Wednesday, August 3, 2011

PHIVOLCS Landslide Susceptibility Maps

The Philippines is still waiting for the so-called “big one,” which is a strong earthquake that will be generated by the long-overdue Marikina Fault. PHIVOLCS is doing the necessary preparations for earthquakes. The agency also reminds the public to be prepared.

Aside from the earthquake, PHIVOLCS is also reminding the people about the possibility of landslides during and after an earthquake occurred. As a part of preparation schemes, PHIVOLCS prepared the “Earthquake-triggered Landslide Susceptibility Map.” This map shows how susceptible an area in the Philippines are from landslides.

Based on the overview map that is available on the PHIVOLCS website, the areas that are high risk for earthquake-triggered landslide are mountainous areas like the Cordilleras.
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PHIVOLCS earthquake-induced landslide susceptibility map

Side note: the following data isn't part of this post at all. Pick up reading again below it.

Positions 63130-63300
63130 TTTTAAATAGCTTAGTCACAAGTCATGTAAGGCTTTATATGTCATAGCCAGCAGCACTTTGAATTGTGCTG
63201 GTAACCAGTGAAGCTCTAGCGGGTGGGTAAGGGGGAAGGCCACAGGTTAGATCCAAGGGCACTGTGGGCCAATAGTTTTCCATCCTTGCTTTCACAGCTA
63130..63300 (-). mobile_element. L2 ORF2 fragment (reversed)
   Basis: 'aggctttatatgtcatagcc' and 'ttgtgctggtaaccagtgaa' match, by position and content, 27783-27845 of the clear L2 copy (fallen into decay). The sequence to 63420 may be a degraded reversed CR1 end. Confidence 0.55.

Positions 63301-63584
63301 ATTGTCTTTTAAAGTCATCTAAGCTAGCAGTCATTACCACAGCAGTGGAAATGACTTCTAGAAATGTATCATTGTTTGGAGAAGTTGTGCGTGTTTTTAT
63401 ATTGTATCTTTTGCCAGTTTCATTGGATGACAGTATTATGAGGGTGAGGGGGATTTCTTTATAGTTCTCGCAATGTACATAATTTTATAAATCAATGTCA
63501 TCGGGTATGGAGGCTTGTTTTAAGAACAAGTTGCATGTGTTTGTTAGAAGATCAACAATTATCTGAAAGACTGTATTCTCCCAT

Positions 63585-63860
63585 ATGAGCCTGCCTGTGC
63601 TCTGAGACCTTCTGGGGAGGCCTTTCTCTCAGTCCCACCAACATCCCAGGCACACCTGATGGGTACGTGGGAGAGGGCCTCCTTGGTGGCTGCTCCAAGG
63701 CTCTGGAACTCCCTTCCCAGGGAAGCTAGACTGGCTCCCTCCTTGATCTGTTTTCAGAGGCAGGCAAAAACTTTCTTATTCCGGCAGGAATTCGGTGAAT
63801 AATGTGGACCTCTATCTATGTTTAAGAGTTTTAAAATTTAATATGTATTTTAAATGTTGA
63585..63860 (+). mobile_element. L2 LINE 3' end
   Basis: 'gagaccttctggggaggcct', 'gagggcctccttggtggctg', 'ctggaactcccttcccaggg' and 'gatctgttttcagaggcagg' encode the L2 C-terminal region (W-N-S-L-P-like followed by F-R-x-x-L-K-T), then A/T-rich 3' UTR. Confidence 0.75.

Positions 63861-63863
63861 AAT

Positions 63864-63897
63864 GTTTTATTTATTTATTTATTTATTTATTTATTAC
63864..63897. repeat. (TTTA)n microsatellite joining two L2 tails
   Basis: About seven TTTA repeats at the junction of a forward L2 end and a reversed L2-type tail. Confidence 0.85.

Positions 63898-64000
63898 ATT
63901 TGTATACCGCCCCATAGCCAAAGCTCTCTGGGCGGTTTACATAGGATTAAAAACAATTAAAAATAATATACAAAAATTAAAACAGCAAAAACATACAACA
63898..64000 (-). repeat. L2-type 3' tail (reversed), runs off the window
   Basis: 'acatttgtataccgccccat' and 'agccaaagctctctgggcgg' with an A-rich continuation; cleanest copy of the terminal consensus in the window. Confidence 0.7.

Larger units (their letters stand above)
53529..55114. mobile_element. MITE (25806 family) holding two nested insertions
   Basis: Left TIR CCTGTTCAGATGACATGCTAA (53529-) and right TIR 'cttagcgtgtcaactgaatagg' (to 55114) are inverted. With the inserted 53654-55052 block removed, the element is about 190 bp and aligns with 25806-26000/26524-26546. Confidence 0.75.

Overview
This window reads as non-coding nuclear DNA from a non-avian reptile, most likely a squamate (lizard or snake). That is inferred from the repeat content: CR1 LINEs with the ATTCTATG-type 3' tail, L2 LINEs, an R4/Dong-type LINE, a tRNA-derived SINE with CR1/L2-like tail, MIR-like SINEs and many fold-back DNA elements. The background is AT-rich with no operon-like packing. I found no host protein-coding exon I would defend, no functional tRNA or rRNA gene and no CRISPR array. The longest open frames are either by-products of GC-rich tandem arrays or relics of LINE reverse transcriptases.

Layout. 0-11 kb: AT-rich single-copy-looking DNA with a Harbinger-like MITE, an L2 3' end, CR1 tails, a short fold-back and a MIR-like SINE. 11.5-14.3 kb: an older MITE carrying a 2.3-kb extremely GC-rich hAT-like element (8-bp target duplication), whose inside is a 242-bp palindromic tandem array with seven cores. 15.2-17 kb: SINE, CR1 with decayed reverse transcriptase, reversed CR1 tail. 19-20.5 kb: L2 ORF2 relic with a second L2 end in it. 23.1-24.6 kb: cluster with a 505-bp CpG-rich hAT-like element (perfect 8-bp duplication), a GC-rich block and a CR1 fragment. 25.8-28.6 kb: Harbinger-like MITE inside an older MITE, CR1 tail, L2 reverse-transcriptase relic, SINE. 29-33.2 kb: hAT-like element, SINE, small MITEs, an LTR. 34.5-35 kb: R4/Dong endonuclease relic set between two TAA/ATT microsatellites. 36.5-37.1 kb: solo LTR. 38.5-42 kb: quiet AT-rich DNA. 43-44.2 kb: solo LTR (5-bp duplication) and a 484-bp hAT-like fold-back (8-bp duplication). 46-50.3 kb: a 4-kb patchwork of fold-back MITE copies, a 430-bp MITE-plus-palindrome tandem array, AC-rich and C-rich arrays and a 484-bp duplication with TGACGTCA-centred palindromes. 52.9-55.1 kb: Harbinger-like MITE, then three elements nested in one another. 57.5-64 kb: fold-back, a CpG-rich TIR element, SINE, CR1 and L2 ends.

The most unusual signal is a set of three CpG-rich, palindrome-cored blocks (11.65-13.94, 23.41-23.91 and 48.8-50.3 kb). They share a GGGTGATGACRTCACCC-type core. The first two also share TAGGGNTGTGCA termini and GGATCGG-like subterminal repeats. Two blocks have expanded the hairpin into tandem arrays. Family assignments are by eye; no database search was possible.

View the “Earthquake-triggered Landslide Susceptibility Map” on PHIVOLCS website.

The map is shaded in different colors and every color has different meanings. The gray shade means that the area is not susceptible to earthquake-triggered landslide. Areas in green shade means that at risk to landslide at 0.3 MMI-IX and PEIS-VIII. Areas in orange shade are at risk from landslide at 0.15 MMI-VIII and PEIS-VIII. Areas in magenta are at risk from landslide at 0.07 MMI-VII and PEIS-VII. Lastly, areas in red shade are at risk from landslide at 0.04 MMI-VI and PEIS-VI.

MMI stands for Modified Mercali while PEIS stands for PHIVOLCS Earthquake Intensity Scale.

Aside from the overview map, PHIVOLCS also has Regional Maps of the “Earthquake-triggered Landslides Susceptibility Map” for regional and better view of the landslide prone areas.

The “Earthquake-triggered Landslide Susceptibility Map” and regional maps can be downloaded on PHIVOLCS website.

Read related posts about PHIVOLCS Tips on what to do before, during and after an earthquake.

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